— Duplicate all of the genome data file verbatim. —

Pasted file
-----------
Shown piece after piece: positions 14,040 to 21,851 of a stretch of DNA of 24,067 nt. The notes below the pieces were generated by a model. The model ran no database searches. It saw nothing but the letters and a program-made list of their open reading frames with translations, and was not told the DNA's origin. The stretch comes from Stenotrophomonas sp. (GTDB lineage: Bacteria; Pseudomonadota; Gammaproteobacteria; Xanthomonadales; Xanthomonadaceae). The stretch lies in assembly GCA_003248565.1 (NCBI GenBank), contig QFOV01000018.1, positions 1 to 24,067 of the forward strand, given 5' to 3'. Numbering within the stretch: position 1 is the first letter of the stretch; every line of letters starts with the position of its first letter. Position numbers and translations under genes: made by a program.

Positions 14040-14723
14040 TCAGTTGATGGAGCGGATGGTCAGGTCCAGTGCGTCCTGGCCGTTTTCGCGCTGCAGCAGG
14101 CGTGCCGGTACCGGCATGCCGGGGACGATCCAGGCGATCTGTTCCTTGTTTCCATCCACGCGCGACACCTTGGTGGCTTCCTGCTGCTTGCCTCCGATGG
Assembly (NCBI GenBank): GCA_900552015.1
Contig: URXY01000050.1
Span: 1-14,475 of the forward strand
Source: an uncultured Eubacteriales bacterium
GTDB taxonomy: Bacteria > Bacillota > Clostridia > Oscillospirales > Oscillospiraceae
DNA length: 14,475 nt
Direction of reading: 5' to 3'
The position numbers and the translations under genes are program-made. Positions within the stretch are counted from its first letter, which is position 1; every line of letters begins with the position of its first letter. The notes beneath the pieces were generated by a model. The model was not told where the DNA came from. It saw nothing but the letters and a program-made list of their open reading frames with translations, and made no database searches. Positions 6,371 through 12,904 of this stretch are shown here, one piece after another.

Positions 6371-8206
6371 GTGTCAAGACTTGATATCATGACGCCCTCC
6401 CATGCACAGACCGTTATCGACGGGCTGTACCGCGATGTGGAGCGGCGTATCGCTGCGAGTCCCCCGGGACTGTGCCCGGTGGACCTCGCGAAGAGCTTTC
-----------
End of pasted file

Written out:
Shown piece after piece: positions 14,040 to 21,851 of a stretch of DNA of 24,067 nt. The notes below the pieces were generated by a model. The model ran no database searches. It saw nothing but the letters and a program-made list of their open reading frames with translations, and was not told the DNA's origin. The stretch comes from Stenotrophomonas sp. (GTDB lineage: Bacteria; Pseudomonadota; Gammaproteobacteria; Xanthomonadales; Xanthomonadaceae). The stretch lies in assembly GCA_003248565.1 (NCBI GenBank), contig QFOV01000018.1, positions 1 to 24,067 of the forward strand, given 5' to 3'. Numbering within the stretch: position 1 is the first letter of the stretch; every line of letters starts with the position of its first letter. Position numbers and translations under genes: made by a program.

Positions 14040-14723
14040 TCAGTTGATGGAGCGGATGGTCAGGTCCAGTGCGTCCTGGCCGTTTTCGCGCTGCAGCAGG
14101 CGTGCCGGTACCGGCATGCCGGGGACGATCCAGGCGATCTGTTCCTTGTTTCCATCCACGCGCGACACCTTGGTGGCTTCCTGCTGCTTGCCTCCGATGG
Assembly (NCBI GenBank): GCA_900552015.1
Contig: URXY01000050.1
Span: 1-14,475 of the forward strand
Source: an uncultured Eubacteriales bacterium
GTDB taxonomy: Bacteria > Bacillota > Clostridia > Oscillospirales > Oscillospiraceae
DNA length: 14,475 nt
Direction of reading: 5' to 3'
The position numbers and the translations under genes are program-made. Positions within the stretch are counted from its first letter, which is position 1; every line of letters begins with the position of its first letter. The notes beneath the pieces were generated by a model. The model was not told where the DNA came from. It saw nothing but the letters and a program-made list of their open reading frames with translations, and made no database searches. Positions 6,371 through 12,904 of this stretch are shown here, one piece after another.

Positions 6371-8206
6371 GTGTCAAGACTTGATATCATGACGCCCTCC
6401 CATGCACAGACCGTTATCGACGGGCTGTACCGCGATGTGGAGCGGCGTATCGCTGCGAGTCCCCCGGGACTGTGCCCGGTGGACCTCGCGAAGAGCTTTC